Our asylum system isn’t working, but Trump is wrong on the economics of immigration.
What ever became of those caravans? Not long ago, the media was saturated with reports of Central American migrants headed for the U.S. border with Mexico. Did they disband or did the press lose interest?
One thing we know for certain is that the problem hasn’t gone away. The Department of Homeland Security reports that more than 530,000 people were apprehended at the southern border in the first half of 2019, which is the highest six-month total of any year since 2008. Central Americans may not be coming in large caravans anymore, but they’re still coming.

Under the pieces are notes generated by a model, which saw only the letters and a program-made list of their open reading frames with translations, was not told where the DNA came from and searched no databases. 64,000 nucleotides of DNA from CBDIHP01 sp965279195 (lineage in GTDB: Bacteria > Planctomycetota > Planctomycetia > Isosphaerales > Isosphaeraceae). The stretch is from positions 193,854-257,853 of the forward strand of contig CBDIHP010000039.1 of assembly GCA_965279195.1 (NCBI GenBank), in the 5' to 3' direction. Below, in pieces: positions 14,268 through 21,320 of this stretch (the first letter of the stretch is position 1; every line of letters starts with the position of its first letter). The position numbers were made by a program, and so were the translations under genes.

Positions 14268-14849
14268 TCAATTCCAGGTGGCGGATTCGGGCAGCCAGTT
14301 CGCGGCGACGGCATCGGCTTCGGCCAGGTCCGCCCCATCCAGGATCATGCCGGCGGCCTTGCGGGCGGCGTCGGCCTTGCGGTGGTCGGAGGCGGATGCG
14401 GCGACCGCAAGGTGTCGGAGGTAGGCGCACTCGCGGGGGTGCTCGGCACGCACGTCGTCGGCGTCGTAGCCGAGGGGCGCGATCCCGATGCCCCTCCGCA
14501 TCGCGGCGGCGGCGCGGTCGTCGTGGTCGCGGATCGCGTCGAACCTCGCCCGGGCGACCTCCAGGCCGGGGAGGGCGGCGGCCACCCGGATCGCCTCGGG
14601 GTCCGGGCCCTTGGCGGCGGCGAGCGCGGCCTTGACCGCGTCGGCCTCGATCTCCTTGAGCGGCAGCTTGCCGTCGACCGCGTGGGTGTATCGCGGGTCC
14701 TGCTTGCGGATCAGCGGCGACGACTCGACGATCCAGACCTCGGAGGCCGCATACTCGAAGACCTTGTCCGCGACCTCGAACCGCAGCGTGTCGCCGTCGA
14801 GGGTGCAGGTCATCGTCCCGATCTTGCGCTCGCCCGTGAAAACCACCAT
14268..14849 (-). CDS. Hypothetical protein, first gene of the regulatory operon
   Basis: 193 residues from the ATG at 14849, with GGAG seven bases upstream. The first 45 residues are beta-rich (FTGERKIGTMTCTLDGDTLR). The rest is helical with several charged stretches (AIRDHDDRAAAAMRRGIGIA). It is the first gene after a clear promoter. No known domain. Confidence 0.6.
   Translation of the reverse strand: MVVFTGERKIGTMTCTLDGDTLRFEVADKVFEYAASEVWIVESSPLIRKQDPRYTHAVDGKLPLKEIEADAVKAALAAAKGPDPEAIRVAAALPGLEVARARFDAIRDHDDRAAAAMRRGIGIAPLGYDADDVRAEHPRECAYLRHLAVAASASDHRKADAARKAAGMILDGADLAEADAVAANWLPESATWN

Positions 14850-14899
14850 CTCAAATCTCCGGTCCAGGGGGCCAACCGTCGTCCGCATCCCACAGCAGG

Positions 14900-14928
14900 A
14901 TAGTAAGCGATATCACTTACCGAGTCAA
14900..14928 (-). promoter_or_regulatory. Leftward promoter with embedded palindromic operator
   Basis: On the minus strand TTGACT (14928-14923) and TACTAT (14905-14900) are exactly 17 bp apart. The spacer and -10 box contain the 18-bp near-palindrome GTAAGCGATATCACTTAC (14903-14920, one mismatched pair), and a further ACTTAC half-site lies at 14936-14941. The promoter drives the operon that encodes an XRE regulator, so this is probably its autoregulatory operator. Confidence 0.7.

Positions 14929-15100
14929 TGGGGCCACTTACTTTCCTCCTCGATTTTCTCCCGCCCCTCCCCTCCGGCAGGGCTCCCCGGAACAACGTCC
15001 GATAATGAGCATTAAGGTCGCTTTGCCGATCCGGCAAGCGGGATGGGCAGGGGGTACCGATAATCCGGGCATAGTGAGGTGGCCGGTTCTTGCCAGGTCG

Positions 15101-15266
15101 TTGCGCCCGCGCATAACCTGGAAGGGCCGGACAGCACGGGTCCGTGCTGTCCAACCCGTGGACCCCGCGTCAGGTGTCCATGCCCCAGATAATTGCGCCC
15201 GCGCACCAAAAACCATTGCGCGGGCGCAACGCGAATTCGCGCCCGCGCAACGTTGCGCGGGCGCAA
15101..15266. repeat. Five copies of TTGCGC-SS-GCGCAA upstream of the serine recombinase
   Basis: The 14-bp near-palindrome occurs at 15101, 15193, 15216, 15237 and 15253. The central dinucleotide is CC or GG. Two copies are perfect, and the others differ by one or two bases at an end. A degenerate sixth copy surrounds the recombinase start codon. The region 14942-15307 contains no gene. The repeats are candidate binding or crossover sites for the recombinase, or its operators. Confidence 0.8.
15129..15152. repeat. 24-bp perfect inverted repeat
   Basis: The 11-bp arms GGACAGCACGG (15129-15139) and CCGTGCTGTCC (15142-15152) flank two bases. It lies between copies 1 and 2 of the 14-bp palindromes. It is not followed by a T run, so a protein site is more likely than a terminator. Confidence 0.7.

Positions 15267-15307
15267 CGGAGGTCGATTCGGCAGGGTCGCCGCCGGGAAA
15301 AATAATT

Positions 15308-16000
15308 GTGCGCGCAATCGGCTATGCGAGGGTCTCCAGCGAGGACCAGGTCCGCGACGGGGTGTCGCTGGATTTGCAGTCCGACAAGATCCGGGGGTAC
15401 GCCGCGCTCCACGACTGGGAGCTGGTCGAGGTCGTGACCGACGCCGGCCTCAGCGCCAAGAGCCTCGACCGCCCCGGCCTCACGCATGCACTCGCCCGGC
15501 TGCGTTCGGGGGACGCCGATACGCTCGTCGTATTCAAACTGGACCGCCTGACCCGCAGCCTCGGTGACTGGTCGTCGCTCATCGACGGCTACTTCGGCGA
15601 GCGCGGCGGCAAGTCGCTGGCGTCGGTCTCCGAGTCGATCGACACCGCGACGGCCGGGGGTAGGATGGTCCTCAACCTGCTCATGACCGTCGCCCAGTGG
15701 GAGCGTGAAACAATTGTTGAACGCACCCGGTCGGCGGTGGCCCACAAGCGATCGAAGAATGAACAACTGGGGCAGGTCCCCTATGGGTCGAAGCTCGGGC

We also know that the situation fueling emigration from countries like Guatemala and El Salvador has gotten much better of late. The Wall Street Journal reported recently that in Guatemala, now the largest source of illegal immigration to the U.S., the economy has averaged 3.4% growth for the past five years and the homicide rate is half what it was in 2009. El Salvador’s police commissioner told reporters earlier this year that his country’s homicide rate fell by more than half between 2015 and 2018. It’s now lower than Baltimore’s.
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